You’re stopped at a red light during your morning commute. As you sip your coffee, another driver rear-ends your car. Your rear bumper has a small dent and your airbags did not deploy. Your neck feels a little sore at the time of the crash, so you don’t get medical treatment. Three days later, you start noticing pain shooting down your arm and up your neck. Could that minor car accident have caused a serious injury? Unfortunately, the answer is “yes.”
Your Spine Is Complicated and Sensitive
Your spine is composed of many delicate structures. Typically, doctors break the spine down into five sections:
- Cervical: the seven vertebrae between your head and shoulders
- Thoracic: the twelve mid-back vertebrae that support your ribs and protect your heart and lungs
- Lumbar: the five vertebrae in your low back
- Sacrum: a series of fused vertebrae that connect your spine to your hips
- Coccyx: your tailbone
Each section of your spine helps to support your entire body and transport messages to and from the brain.
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Within each section of our spine, different tissues and structures exist:
- Vertebrae are interlocking bones that create your spinal column.
- Discs are the shock absorbers for your spine. A disc has a fibrous exterior (called the annulus) that holds a gelatinous material inside (the nucleus).
- The spinal cord is a complicated bundle of neurons that transmit messages between your brain and body.
- Your spinal nerves include 31 pairs branching off your spinal cord and communicating messages to specific parts of the body.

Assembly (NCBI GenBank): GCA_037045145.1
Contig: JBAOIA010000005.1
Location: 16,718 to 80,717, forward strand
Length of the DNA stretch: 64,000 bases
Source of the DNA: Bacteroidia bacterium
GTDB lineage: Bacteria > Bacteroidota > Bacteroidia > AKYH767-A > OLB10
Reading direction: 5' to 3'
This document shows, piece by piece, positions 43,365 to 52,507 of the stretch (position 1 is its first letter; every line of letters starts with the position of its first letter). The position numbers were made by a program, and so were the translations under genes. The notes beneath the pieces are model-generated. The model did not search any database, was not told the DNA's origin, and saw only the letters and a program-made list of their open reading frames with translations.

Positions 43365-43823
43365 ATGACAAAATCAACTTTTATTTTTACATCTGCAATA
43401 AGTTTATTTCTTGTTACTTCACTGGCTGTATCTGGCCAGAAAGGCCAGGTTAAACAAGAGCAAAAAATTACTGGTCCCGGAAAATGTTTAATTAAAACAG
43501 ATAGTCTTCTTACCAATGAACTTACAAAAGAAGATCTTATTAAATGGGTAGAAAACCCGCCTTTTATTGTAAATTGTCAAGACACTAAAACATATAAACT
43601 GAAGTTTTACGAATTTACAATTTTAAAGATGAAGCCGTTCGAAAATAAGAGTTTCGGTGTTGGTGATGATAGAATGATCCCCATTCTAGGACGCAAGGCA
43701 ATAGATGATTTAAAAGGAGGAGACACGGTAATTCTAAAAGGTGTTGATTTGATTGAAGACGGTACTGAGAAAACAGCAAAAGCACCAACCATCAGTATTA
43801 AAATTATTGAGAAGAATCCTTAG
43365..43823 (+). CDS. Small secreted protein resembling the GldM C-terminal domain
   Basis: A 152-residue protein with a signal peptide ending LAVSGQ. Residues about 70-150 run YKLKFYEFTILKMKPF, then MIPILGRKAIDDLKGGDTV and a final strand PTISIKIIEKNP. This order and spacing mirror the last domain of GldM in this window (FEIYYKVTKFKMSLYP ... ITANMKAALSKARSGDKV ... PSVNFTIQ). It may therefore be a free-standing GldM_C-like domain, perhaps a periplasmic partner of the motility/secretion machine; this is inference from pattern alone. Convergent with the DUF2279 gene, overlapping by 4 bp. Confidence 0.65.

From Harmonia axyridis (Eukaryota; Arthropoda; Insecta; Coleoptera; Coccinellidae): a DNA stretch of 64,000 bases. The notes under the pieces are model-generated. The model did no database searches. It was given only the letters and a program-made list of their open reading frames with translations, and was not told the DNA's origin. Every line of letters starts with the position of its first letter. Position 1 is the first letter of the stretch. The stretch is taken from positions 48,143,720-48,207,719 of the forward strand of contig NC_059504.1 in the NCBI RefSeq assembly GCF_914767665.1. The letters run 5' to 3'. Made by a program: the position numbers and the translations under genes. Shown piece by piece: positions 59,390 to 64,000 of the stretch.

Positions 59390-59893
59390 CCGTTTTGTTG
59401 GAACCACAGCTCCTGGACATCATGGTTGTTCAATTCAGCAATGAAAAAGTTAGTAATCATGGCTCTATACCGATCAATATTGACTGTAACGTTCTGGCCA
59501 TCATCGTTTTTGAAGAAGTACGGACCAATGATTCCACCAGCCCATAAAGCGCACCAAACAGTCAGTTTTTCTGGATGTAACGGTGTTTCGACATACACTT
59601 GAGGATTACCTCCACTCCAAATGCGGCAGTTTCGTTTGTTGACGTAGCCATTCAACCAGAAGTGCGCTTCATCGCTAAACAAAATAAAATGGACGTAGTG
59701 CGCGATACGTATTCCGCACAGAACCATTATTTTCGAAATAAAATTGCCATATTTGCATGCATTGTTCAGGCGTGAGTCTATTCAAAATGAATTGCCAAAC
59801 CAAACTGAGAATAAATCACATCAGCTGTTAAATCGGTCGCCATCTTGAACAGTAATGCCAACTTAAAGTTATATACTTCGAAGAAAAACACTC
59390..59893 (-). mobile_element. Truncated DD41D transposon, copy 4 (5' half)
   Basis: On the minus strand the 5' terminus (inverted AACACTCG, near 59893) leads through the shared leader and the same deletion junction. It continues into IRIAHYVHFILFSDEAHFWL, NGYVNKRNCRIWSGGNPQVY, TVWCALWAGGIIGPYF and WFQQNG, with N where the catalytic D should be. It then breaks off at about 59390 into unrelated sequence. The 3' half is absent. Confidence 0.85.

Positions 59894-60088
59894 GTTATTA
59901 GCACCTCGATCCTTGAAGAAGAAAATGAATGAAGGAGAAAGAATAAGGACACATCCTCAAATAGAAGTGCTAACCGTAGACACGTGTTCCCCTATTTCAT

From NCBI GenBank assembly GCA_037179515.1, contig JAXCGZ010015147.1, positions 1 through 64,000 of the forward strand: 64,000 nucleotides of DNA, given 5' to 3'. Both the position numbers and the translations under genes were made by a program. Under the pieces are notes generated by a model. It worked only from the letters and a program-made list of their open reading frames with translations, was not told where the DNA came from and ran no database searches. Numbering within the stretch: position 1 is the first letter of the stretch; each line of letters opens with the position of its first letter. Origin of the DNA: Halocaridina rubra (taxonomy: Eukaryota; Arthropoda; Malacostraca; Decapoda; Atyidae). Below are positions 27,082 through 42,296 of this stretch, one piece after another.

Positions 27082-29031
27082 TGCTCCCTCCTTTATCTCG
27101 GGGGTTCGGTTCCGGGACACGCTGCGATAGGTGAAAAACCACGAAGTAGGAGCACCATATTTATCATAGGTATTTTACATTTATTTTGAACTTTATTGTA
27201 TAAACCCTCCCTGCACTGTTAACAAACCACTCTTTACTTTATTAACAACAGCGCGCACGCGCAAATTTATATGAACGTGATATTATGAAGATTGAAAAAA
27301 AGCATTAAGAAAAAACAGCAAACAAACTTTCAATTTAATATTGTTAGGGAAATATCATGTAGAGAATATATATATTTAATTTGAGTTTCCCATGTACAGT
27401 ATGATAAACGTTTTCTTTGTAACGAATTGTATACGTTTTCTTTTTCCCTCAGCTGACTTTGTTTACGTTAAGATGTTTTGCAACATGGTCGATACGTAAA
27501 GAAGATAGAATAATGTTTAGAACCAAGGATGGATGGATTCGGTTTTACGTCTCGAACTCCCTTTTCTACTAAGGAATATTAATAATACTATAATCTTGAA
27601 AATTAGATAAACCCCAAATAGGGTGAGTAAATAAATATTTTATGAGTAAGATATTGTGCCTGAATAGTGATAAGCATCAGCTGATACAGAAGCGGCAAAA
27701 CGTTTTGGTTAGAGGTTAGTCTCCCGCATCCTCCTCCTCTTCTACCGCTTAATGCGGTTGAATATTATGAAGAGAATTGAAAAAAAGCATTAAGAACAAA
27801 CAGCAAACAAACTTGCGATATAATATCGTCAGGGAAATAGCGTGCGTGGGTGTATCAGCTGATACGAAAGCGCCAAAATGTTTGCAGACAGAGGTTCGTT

- Ligaments are fibrous bands of tissue that hold your spine together and protect it.
Many of the spaces that your nerves and soft tissues pass through are extremely narrow. For this reason, swelling, inflammation, and “mild” injuries can cause serious pain and dysfunction.
A Minor Auto Collision Can Have Serious Consequences
While insurance companies often argue that a “minor,” “no damage” car crash can’t cause serious injuries, this simply isn’t true. During a car wreck, your body is subjected to many forces, including acceleration, deceleration, rotation, and more. These can cause serious damage to your body, especially if you’re rear-ended or t-boned.
Your neck is particularly vulnerable in a crash. Rapid acceleration and deceleration can make your neck whip back and forth, causing whiplash. Injuries to the soft tissues that hold your spine together can cause neck and shoulder pain, headaches, and other symptoms. While whiplash is a temporary condition for some crash victims, other people take longer to recover and require intensive medical treatment.
You might also experience sprains, strains, compression fractures, or a spondylolisthesis (when a vertebra slips out of alignment).
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“While insurance companies often argue that a “minor,” “no damage” car crash can’t cause serious injuries, this simply isn’t true.”
Preexisting Conditions Can Make Your Injury Worse — But That Should Not Affect Your Injury Lawsuit
Most adult spines are already affected by degenerative disc disease. According to some studies, 37% of people in their 20s have degenerative disc disease in their spines. Even if you don’t regularly experience back pain, there’s a good chance that you have some degeneration in your spine. This makes your spine more prone to injury during a car crash.